Well, but the dilemma with establishing cognition of any kind is that a given pithed or anencephalic animal (or perhaps naturally dead) becomes fair game (pun intended), does it not? Or is there something about the CNS itself you find sacred? Plants “react” after all…and why (philosophically) shouldn’t we eat roadkill?

/minor troll on
Could we have ethically eaten Terry Schiavo?
/minor troll off.

Sorry, had to throw that one out there. I don’t mind an honest vegan. But I think the ethics of eating are more or less unsolvable. Fact is, for me to live, something else has to die. Harsh, but that’s the world we live in.

/not that there aren’t some legitimate ethical concerns in how we currently treat livestock

//not also that a vegan is also likely indirectly tied to animal death in eating plants (you think the harvester brakes for field mice?)

I recently read Eating Animals and came away unconvinced (TLDR: Author investigates meat, decides he cannot be a carnivore). Not a bad book, but I wasn’t sold.

No, because you’ve killed it, or are endorsing the process of farming and killing it with your dollars. People might differ on the ethics of eating roadkill, it’s the killing or the animals (and for some, the conditions in which they are raised) that is the issue.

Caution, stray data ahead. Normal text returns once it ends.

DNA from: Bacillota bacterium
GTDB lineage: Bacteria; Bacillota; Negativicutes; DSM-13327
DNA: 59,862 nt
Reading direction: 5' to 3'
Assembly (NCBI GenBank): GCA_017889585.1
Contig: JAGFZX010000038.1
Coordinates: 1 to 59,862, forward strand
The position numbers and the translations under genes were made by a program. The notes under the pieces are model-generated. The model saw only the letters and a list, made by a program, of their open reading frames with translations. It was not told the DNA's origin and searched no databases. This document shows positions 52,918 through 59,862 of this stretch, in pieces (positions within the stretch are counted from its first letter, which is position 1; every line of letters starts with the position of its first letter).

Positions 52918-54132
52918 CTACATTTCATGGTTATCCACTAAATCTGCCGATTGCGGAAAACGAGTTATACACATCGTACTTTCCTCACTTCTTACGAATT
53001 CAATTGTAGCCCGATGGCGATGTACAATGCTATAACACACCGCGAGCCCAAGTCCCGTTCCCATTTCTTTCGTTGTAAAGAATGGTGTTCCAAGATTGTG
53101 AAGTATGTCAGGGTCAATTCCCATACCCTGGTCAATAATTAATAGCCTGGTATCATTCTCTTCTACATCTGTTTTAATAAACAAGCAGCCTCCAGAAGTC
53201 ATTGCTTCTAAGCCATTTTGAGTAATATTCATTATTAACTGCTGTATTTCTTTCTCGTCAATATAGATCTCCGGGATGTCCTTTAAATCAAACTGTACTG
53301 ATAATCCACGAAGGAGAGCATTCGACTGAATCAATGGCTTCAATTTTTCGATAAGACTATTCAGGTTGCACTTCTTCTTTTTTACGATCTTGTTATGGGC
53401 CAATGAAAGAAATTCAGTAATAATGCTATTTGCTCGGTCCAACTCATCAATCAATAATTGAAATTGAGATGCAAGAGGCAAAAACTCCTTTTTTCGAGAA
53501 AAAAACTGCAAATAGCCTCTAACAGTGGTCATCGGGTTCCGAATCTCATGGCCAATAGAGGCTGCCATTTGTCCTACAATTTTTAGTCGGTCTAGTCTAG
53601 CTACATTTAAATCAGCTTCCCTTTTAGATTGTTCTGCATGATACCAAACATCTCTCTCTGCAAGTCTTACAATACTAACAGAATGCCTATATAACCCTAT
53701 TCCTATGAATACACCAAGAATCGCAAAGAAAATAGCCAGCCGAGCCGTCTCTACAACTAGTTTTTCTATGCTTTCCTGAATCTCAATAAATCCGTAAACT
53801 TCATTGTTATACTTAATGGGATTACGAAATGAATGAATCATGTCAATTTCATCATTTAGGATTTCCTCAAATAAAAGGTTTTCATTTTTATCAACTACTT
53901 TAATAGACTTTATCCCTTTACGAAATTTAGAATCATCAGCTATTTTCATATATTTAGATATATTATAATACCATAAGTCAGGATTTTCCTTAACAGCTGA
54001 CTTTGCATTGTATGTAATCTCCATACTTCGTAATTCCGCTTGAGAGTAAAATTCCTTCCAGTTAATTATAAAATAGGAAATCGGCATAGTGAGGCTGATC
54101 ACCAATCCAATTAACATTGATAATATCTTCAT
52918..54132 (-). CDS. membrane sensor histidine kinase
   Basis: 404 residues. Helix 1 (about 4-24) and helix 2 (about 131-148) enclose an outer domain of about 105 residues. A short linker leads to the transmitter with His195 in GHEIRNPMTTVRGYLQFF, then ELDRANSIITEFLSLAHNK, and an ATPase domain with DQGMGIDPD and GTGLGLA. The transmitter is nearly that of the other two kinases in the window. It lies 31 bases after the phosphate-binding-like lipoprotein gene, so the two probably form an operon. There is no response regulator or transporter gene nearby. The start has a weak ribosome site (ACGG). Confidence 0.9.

With my cholesterol level?
I’d rather get them while still lean.

Carrot juice is murder

There are other models of intelligence, as per jellyfish and octopi. Is there any larger reason you favor chordates beyond an instinctive “they look more like me”?

So are you, come here I want to see how you taste.

Not efficient, I could just eat the food I had to feed them instead of having to feed them. Fattening them up is not cost-effective.

It was intended to be shorthand, since I don’t eat those animals either. I figured sentient wouldn’t fly here. But thanks for the correction.